How to Use Toggle Controls Effectively in Your Web Application

A toggle is a switch that enables a user to update preferences, settings or other types of information. When used effectively, this simple user-interface component can have a big impact on the usability of your site or app. When in doubt, opt for a toggle over a checkbox or other UI element when users need to choose between two opposing states. When using toggles, ensure that they are easy to understand by providing clear labels, standard visual design and immediate results.

A toggle is the right control to use when a user needs to change system settings or preferences (i.e. states of system functionality). They are also the preferred control to use on mobile where space is limited because they occupy less screen real estate than two radio buttons. Toggles are not suitable for choosing yes/no options, as these require a more complex decision-making process.

The word “toggle” originates in 18th century English for a pin passed transversely through an eye or loop in a rope to fasten it. It is also used for a sliding fastener like the toggle on the lid of a pot. Today, the term is mostly found in computer technology to describe software switches that enable or disable a particular function. For example, the Caps Lock and Num Lock keys on a keyboard are toggles that turn specific functions on or off.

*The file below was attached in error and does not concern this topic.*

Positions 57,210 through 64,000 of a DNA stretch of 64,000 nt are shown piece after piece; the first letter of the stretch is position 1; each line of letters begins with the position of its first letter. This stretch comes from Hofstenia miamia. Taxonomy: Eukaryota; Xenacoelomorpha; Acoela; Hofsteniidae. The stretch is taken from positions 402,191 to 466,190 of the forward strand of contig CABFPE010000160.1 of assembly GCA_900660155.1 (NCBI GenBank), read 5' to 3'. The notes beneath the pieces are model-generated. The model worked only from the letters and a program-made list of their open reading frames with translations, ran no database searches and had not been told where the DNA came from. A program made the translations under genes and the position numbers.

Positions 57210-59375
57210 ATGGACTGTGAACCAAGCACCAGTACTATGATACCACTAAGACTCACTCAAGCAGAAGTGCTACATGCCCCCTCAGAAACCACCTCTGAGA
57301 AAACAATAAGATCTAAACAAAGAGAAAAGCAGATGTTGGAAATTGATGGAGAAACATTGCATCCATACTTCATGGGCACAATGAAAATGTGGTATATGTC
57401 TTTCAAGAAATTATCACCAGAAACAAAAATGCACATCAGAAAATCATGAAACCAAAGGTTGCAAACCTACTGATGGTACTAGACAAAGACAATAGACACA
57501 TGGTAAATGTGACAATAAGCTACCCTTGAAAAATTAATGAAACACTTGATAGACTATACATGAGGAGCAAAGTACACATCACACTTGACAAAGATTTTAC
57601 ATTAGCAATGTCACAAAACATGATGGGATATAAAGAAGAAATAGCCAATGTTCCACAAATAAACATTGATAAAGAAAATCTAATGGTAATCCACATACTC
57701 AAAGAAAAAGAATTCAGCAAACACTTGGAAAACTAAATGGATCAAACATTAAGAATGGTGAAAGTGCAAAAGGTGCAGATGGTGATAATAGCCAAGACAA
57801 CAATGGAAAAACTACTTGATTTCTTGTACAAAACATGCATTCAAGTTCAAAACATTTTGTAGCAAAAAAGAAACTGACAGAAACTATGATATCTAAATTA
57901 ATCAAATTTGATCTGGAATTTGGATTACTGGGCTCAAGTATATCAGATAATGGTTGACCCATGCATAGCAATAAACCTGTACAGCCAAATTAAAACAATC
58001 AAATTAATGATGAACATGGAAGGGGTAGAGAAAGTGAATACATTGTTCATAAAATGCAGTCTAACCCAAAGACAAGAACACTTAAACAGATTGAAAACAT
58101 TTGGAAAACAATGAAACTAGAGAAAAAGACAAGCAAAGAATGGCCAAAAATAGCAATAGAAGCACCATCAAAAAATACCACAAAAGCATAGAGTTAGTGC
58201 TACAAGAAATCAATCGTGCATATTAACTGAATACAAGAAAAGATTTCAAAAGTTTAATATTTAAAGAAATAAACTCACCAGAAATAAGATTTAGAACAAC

When using toggles, it’s important to consider color as a signifier of state change. Use high-contrast colors to make it easy for users to distinguish the current state of a toggle. Also, be mindful of societal and cultural implications when selecting colors for toggles. For example, red can have negative connotations in some cultures and may be counterintuitive to use as a state-change indicator.

As with all UI components, it’s vital to test toggles thoroughly. Aside from testing the configuration that will be live in production, it’s often wise to test a fallback configuration where all toggles are flipped Off. This helps prevent surprise regressions in future releases if a toggle is unexpectedly flipped On by accident.

Many teams manage their toggle configuration via static files. While this approach is simple enough it can become cumbersome once you reach a certain scale. It requires the re-deployment of code to modify a toggle, which can slow down the CI/CD process and the all-important feedback loop. In order to solve this problem many teams opt to move their toggle configuration into some type of centralized store, usually an existing application DB. This is typically accompanied by the build-out of some form of admin UI that allows for dynamic in-memory re-configuration of feature flags.

Savvy teams view their toggle inventory as inventory that comes with a carrying cost and seek to keep this overhead low. As a result, they are proactive about removing toggles that are no longer required. Some teams even set expiration dates for their toggles and create test cases that fail when a toggle is still active after the expiration date passes.